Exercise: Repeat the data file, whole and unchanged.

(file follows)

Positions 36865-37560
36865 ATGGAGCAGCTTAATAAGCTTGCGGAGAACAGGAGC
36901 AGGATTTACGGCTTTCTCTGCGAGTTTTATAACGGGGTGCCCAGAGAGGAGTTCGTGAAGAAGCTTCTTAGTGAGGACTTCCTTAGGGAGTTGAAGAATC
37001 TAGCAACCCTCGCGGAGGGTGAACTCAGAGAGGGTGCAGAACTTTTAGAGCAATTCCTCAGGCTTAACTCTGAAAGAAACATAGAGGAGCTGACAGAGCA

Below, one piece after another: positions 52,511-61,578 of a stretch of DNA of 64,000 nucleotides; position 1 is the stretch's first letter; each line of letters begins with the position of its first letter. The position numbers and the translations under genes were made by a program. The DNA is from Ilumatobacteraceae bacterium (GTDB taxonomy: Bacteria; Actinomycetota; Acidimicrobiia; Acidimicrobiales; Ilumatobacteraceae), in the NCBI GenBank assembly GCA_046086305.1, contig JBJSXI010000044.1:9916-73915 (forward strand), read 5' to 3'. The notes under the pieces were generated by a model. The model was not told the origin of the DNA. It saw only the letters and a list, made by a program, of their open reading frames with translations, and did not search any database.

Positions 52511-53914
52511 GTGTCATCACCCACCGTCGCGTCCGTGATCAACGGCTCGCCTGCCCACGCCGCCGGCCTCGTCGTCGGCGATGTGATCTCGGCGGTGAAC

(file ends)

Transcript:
Positions 36865-37560
36865 ATGGAGCAGCTTAATAAGCTTGCGGAGAACAGGAGC
36901 AGGATTTACGGCTTTCTCTGCGAGTTTTATAACGGGGTGCCCAGAGAGGAGTTCGTGAAGAAGCTTCTTAGTGAGGACTTCCTTAGGGAGTTGAAGAATC
37001 TAGCAACCCTCGCGGAGGGTGAACTCAGAGAGGGTGCAGAACTTTTAGAGCAATTCCTCAGGCTTAACTCTGAAAGAAACATAGAGGAGCTGACAGAGCA

Below, one piece after another: positions 52,511-61,578 of a stretch of DNA of 64,000 nucleotides; position 1 is the stretch's first letter; each line of letters begins with the position of its first letter. The position numbers and the translations under genes were made by a program. The DNA is from Ilumatobacteraceae bacterium (GTDB taxonomy: Bacteria; Actinomycetota; Acidimicrobiia; Acidimicrobiales; Ilumatobacteraceae), in the NCBI GenBank assembly GCA_046086305.1, contig JBJSXI010000044.1:9916-73915 (forward strand), read 5' to 3'. The notes under the pieces were generated by a model. The model was not told the origin of the DNA. It saw only the letters and a list, made by a program, of their open reading frames with translations, and did not search any database.

Positions 52511-53914
52511 GTGTCATCACCCACCGTCGCGTCCGTGATCAACGGCTCGCCTGCCCACGCCGCCGGCCTCGTCGTCGGCGATGTGATCTCGGCGGTGAAC